As people become older — that is, cross the age of 60 — many generally slow down. They walk slowly, swift changes in direction become difficult, and they struggle with simple movements such as getting up from a chair. Their mental faculties seem diminished, with slow response time. Some of them also develop tremors on one side or the other of the body. These symptoms may be dismissed as part and parcel of “natural ageing”. However, they need to be evaluated as these can also be early symptoms of Parkinson’s disease — one of the most recognisable of the neurodegenerative diseases.
Experienced physicians may make the diagnosis by observation even as the persons enter the chambers. It is a diagnosis of exclusion because there are no bio-chemical markers or lab tests to confirm the diagnosis.
Parkinson’s disease is commoner in men. In three per cent of the cases, there may be a genetic predisposition and other affected family members. It can be the sequelae of head trauma — which underlines the importance of wearing helmets and using seatbelts — including repetitive sport injuries (such as boxing). It can also follow a brain infection or a stroke, or long-term exposure to or ingestion of toxic chemicals and pesticides. Most of the time, no reason can be found.
Early in the disease, the tremors may be present only on one side of the body. It is basically a resting tremor that decreases or disappears with an activity like picking up an object. Coordination and balance are lost, so the person can fall. The gait becomes a typical shuffling, with small steps and a forward propulsion motion. Stopping or changing direction becomes a problem. The face becomes expressionless, mask-like. Handwriting changes — becomes small and cramped. Alteration in the signature may make banking and documentation a problem. All these changes along with a feeling that there is a loss of control may make the person depressed.
The exact cause of Parkinson’s disease is not known, but the levels of certain chemicals like dopamine and epinephrine in the brain drop and are lower in such patients.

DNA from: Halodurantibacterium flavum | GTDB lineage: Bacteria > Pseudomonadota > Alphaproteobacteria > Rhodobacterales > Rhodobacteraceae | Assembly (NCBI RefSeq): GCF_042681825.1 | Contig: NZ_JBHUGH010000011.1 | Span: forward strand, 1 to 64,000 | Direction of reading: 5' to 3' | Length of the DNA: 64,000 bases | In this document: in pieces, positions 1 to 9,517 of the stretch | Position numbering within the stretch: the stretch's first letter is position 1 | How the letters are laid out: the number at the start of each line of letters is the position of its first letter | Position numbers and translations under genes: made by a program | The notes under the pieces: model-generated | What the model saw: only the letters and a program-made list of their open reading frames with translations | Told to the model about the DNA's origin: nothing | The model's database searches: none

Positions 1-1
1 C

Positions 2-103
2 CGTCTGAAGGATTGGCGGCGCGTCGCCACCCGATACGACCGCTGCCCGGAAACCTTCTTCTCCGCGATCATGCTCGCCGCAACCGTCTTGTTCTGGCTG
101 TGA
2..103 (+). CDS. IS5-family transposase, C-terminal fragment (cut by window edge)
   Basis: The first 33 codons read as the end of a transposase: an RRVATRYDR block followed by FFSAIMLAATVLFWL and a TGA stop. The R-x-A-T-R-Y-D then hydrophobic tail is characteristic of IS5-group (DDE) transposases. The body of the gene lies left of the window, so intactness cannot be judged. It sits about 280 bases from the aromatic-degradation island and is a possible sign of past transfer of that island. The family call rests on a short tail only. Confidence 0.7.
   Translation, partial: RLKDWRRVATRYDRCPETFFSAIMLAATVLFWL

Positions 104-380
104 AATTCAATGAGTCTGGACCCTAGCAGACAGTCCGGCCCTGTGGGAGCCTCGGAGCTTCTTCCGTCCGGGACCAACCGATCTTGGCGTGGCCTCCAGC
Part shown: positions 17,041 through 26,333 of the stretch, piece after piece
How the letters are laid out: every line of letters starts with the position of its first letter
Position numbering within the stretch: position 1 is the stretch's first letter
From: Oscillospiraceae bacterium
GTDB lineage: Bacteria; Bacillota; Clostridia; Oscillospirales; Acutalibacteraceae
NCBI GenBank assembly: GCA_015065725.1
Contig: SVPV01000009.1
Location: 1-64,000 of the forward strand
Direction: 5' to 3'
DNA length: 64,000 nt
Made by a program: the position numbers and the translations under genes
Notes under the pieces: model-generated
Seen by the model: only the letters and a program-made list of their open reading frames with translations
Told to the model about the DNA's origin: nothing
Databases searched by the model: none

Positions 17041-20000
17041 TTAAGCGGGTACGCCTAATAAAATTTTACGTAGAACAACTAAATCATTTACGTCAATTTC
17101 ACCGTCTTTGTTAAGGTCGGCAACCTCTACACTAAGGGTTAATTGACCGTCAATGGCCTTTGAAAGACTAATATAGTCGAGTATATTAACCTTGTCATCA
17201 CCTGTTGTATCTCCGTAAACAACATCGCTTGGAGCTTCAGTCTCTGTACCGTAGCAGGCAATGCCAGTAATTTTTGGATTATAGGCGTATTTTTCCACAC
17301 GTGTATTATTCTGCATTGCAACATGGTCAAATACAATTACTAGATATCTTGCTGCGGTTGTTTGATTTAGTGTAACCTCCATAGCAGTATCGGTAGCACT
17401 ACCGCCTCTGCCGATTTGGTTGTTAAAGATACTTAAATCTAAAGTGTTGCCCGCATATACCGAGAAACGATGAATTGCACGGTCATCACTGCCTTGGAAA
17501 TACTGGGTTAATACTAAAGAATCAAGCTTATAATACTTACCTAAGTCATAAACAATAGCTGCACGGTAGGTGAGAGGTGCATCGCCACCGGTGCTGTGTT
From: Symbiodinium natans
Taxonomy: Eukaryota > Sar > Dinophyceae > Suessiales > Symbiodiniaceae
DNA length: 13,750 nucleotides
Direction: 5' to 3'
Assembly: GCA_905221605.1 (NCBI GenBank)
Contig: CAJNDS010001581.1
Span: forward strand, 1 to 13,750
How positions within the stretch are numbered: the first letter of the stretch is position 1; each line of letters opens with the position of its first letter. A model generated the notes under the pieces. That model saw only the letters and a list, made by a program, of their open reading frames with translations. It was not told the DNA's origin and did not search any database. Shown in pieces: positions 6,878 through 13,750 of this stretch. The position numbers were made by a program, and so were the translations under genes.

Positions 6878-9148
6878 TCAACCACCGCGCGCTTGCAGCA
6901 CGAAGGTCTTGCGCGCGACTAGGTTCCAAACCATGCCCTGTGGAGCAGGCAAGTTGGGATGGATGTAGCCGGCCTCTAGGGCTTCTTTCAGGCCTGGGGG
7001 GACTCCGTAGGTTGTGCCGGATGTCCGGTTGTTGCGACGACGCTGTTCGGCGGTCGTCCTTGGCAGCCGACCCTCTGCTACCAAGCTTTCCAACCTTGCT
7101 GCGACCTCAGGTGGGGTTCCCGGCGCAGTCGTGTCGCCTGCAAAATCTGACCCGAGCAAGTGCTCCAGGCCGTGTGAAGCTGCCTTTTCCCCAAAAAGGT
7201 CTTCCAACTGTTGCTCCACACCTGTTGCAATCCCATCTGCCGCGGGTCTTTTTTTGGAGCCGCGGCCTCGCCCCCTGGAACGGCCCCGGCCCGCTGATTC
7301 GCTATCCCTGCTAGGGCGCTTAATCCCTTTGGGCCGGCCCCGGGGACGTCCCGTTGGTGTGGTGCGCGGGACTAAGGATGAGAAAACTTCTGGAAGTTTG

It is not possible to predict who will develop Parkinson’s disease, and once it has developed, it is progressive. But certain precautions can reduce the risk of developing Parkinson’s disease.
Avoid exposure to insecticides. If you must use them, wear protective clothing and bathe as soon as possible.
Avoid reusing oil for frying. Reused oil contains toxins called aldehydes.
Wear a helmet while driving or riding pillion on a two-wheeler. Always wear the seatbelt in a car.
Turmeric is widely used in Indian cooking. It contains curcumin, which is a protective antioxidant.
Eat 4-5 helpings of coloured fruits and vegetables with protective antioxidants every day.
The treatment for Parkinson’s disease has to go on lifelong. Medications help control the tremors. Depression, insomnia and constipation may need separate medication. Dosage of the drugs has to be readjusted regularly as, after some time, they may not seem to be working as efficiently. Intractable progressive disease may require surgical procedures such as deep brain stimulation.
Regular scheduled exercise sessions help with spasticity, tremors, gait, balance and strength. They should be done at least twice a day. If the exercises are discontinued, the person is likely to become stiff and spastic. Falls and fractures may occur. Regular mental interaction is necessary as people with Parkinson’s are prone to develop dementia, which progresses rapidly.
Parkinson’s disease leads to disability within 10 years of diagnosis unless the disease is managed aggressively with exercise and medication. Without proper care, aspiration of food or fractures can cause early death.
The writer is a paediatrician with a family practice at Vellore and the author of Staying Healthy in Modern India. If you have any questions on health issues, please write to email@example.com